Norris indicted by U.S.

A chief who `lies, cheats, steals,' DiBiagio says

Head of Md. police quits after document unsealed

Misuse of city fund alleged

Court papers say $20,000 was used for gifts, trips

December 11, 2003|By Del Quentin Wilber | Del Quentin Wilber,SUN STAFF

Maryland State Police Superintendent Edward T. Norris has been charged with illegally spending about $20,000 in Baltimore police funds while he was the city's top officer to cover personal expenses, including romantic liaisons with several women, according to a federal indictment unsealed yesterday.

Norris, 43, who is married, promptly resigned and is expected to appear in U.S. District Court for his initial hearing today on charges that he conspired to misapply funds, misapplied funds and made a false statement on a mortgage application three years ago.

Norris' former city chief of staff, John Stendrini, was also indicted on charges of misapplying the police money and is accused of obstructing justice by lying to city officials about how the expense account was used.

Gov. Robert L. Ehrlich Jr. named Thomas E. "Tim" Hutchins - the state's secretary of veterans affairs, a retired state trooper and former member of the House of Delegates - acting state police superintendent.

Among the revelations in the indictment about Norris' spending from the obscure departmental expense account:

Norris made repeated trips to New York, where he had romantic encounters with women while staying at trendy hotels and dining at expensive restaurants.

The former commissioner bought personal items - from money clips to clothes, including a leather jacket for $371.61 - and stocked hundreds of dollars worth of liquor in his home.

He bought gifts for himself and others, including items for three women from a Victoria's Secret store the day before Valentine's Day in 2001.

In announcing the indictment yesterday morning, Maryland U.S. Attorney Thomas M. DiBiagio said he was sending a message that he would not tolerate corruption at any level in law enforcement.

"The defendants repeatedly used the fund as if it were their personal ATM, and repeatedly made withdrawals to pay for luxury hotels, expensive meals and clothes and gifts and to finance romantic encounters with several different women," DiBiagio said.

"If a police commissioner repeatedly lies, cheats and steals and we look the other way, what message does that send to law enforcement officers on the street as they face opportunities of corruption every day?" DiBiagio said, adding that the investigation is continuing.

When asked what Norris should have bought with the expense account, DiBiagio answered simply: "Bulletproof vests for his officers."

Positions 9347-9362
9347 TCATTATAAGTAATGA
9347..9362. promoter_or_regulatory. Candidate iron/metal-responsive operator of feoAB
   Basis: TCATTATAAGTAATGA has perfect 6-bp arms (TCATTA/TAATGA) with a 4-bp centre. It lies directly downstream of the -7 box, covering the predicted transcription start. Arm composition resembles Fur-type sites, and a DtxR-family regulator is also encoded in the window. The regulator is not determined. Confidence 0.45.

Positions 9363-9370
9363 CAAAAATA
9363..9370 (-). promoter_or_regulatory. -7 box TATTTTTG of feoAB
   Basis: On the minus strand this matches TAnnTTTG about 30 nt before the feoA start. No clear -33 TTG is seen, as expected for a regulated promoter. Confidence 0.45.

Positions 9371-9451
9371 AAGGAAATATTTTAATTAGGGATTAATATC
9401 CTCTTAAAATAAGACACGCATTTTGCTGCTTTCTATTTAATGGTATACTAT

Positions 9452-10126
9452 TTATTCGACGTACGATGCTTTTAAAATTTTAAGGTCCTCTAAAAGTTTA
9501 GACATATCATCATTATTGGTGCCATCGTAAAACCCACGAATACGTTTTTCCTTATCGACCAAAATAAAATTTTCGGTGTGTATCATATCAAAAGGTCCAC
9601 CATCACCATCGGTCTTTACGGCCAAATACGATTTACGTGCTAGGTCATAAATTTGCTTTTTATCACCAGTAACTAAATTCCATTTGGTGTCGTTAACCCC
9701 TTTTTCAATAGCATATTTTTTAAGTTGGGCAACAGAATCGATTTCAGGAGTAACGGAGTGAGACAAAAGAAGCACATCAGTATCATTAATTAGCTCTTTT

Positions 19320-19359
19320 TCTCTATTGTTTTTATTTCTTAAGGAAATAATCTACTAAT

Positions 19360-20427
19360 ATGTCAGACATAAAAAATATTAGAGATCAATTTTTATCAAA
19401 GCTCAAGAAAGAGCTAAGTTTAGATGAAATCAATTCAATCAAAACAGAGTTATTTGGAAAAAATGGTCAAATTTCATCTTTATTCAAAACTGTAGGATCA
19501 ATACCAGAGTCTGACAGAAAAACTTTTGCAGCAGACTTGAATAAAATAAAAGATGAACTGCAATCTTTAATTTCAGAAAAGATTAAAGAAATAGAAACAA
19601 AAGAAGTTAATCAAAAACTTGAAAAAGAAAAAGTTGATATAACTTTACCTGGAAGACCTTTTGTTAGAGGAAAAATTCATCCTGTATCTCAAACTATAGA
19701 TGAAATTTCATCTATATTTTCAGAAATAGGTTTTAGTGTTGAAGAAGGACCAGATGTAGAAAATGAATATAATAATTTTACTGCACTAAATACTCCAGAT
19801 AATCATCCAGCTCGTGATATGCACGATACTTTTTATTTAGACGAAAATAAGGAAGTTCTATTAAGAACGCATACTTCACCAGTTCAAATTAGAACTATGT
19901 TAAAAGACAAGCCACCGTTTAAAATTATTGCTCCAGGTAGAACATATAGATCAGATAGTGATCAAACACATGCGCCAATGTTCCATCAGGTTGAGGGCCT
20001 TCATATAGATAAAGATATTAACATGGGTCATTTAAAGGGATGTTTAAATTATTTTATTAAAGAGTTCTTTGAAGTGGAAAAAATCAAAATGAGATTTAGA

Norris' attorney, Andrew Jay Graham, did not return several telephone messages seeking comment. Stendrini, 60, could not be reached.

If convicted of all charges, Norris faces a maximum sentence of 45 years, and Stendrini could face 25.

An attorney representing Norris' father, who was questioned before the grand jury, said prosecutors had wasted resources investigating the superintendent.

"It is unfortunate that at a time when Maryland is facing increasing violent crime and the threat of terrorism, the United States has chosen to devote scarce resources to a matter that has been previously scrutinized and resolved by local officials," said Andrew C. White, the attorney for Edward Norris Sr.

An independent audit financed by the city determined that Norris had authorized nearly $8,000 in personal and questionable expenses from the account. That amount was later deducted from his $137,000 severance package.

Word of the indictment - which was handed up by a grand jury Tuesday and unsealed yesterday - spread quickly across the state. It forced two political rivals who had hired Norris for top policing jobs to grapple with the indictment's significance.

hGovernor's reaction

In Annapolis, Ehrlich accepted Norris' resignation. Although he named Hutchins acting state police superintendent, he left open the possibility of Norris' return if he were acquitted.

"Should the superintendent be exonerated, I think it is a matter of fundamental fairness that all due consideration be given to restoring one's job and reputation," Ehrlich said. "Obviously, Secretary Hutchins is in full agreement with that view."

Ehrlich said he does not regret Norris' selection as Maryland's top police officer.

"It was certainly our impression that all of this was behind him - and us - at the time," the governor said.

Mayor speaks out

Thirty miles away in Baltimore, Mayor Martin O'Malley said he felt betrayed by Norris' behavior.

"It's a sad day," O'Malley said. "All of us take an oath. Those of us who hold a public trust have to be held to that trust."

The mayor hired Norris in early 2000 from the New York Police Department and has said he did not know about the fund or how Norris was using it until its existence was exposed in an article by The Sun last year.

At the time, O'Malley aggressively defended his police chief and only offered tepid criticism of Norris' accounting skills. The mayor ordered an outside audit and later withheld $7,663 from Norris' severance payment when he left the city department in December to become Ehrlich's state police superintendent.

Federal inquiry

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